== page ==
The Best Ashwagandha Supplements for Stress, Improved Performance, and More

This increasingly popular adaptogen may help you manage stress, reduce fatigue, and perform better in the gym.

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Ashwagandha (Withania somnifera) is a plant in the nightshade family with a long history of use in Ayurvedic medicine. It’s considered an adaptogen: a product that might help the body to manage stress, whether that be stress from exercise or stress from a tough day at the office. While it’s currently difficult to work out the ideal dosage — studies have seen positive effects from dosages anywhere between 50 to 500 milligrams. A good amount of research suggests that ashwagandha may have anti-anxiety effects, help to manage fatigue, reduce levels of cortisol, and maybe even improve athletic performance.

So which brands have produced the best supplements? We sifted through the market to account for each supplement’s transparency, label accuracy, and absorption. Here are the ones that stand out from the rest of the field:

Best Ashwagandha Supplements

Editor’s note: The content on BarBend is meant to be informative in nature, but it shouldn’t take the place of advice and/or supervision from a medical professional. The opinions and articles on this site are not intended to diagnose, prevent, and/or treat health problems. Speak with your physician if you have any concerns or before beginning any new workout regimen.

Best Ashwagandha Supplement

Jacked Factory’s Ashwagandha Root Extract is straight ashwagandha extract (600mg per one-capsule dose to be exact) and Astragin that can help with absorption, which is why it landed our top pick on this list. If you’re looking to dial in on the potential benefits of ashwagandha — like a potential reduction in stress and fatigue — without any added extras, then this product should be an appealing pick for you. There are no fillers or dyes in this supplement, and the capsules are made from hypromellose, which is vegan-friendly.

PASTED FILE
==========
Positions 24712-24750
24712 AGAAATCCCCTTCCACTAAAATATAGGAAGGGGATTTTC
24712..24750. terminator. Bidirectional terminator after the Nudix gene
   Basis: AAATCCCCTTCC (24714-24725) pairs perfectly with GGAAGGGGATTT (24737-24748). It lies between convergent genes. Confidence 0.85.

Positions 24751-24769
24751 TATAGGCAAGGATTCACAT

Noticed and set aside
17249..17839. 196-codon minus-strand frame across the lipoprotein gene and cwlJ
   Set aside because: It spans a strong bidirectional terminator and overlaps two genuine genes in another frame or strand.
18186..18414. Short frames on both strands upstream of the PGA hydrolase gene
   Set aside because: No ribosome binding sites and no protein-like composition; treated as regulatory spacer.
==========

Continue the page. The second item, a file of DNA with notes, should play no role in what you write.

Jacked Factory Ashwagandha Root Extract
Jacked Factory Ashwagandha Root Extract
Jacked Factory Ashwagandha Root Extract

This product is straight ashwagandha extract — 600mg per dose — and Astragin that can help with absorption. It's also vegan-friendly and contains no fillers or dyes. 

Who Should Buy Jacked Factory Ashwagandha Root Extract

  • This is about as straightforward as it gets: Pure ashwagandha and Astragin to help with absorption. If you’re looking for a no-frills pick that’s very reasonably priced, look no further than here.
  • Anyone who prefers their supplements free of fillers and dyes. There’s nothing to add here as this is simply ashwagandha extract and Astragin. 
  • Vegans as these capsules are made from hypromellose, which is a plant-based alternative made from cellulose. 

Who Shouldn’t Buy Jacked Factory Ashwagandha Root Extract

  • People who are looking for a more complex supplement that includes ashwagandha, but isn’t limited to just that ingredient.
  • Those who prefer a supplement in powder form, potentially with added flavors.

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Best Ashwagandha Capsules

Jacked Factory Ashwagandha Root Extract delivers 600 milligrams of ashwagandha extract per one-capsule serving. An important factor is that it discloses the number of withanolides, the active ingredient in ashwagandha — in this case, it provides five percent total withanolides. The capsule is vegan and free of fillers and dyes. It also contains Astragin that can help fuel better absorption, and the product is made in the USA. 

Jacked Factory Ashwagandha Root Extract
Jacked Factory Ashwagandha Root Extract
Jacked Factory Ashwagandha Root Extract

This product is straight ashwagandha extract — 600mg per dose — and Astragin that can help with absorption. It's also vegan-friendly and contains no fillers or dyes. 

Who Should Buy Jacked Factory Ashwagandha Root Extract

  • Folks who want a short (but sweet) ingredient list — this product contains only ashwagandha extract and Astragin. 
  • People who are concerned about capsule absorption will appreciate the Astragin in this supplement. 
  • Anyone looking to stay on the more affordable end of the market.

Who Shouldn’t Buy Jacked Factory Ashwagandha Root Extract

  • Anyone who wants a more extensive ingredient list can find ashwagandha products out there that contain additional ingredients. 
  • Anyone who wants a higher dose of Ashwagandha per capsule — you can find other products with single doses that provide up to 2,000mg of ashwagandha.

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Best Ashwagandha Gummies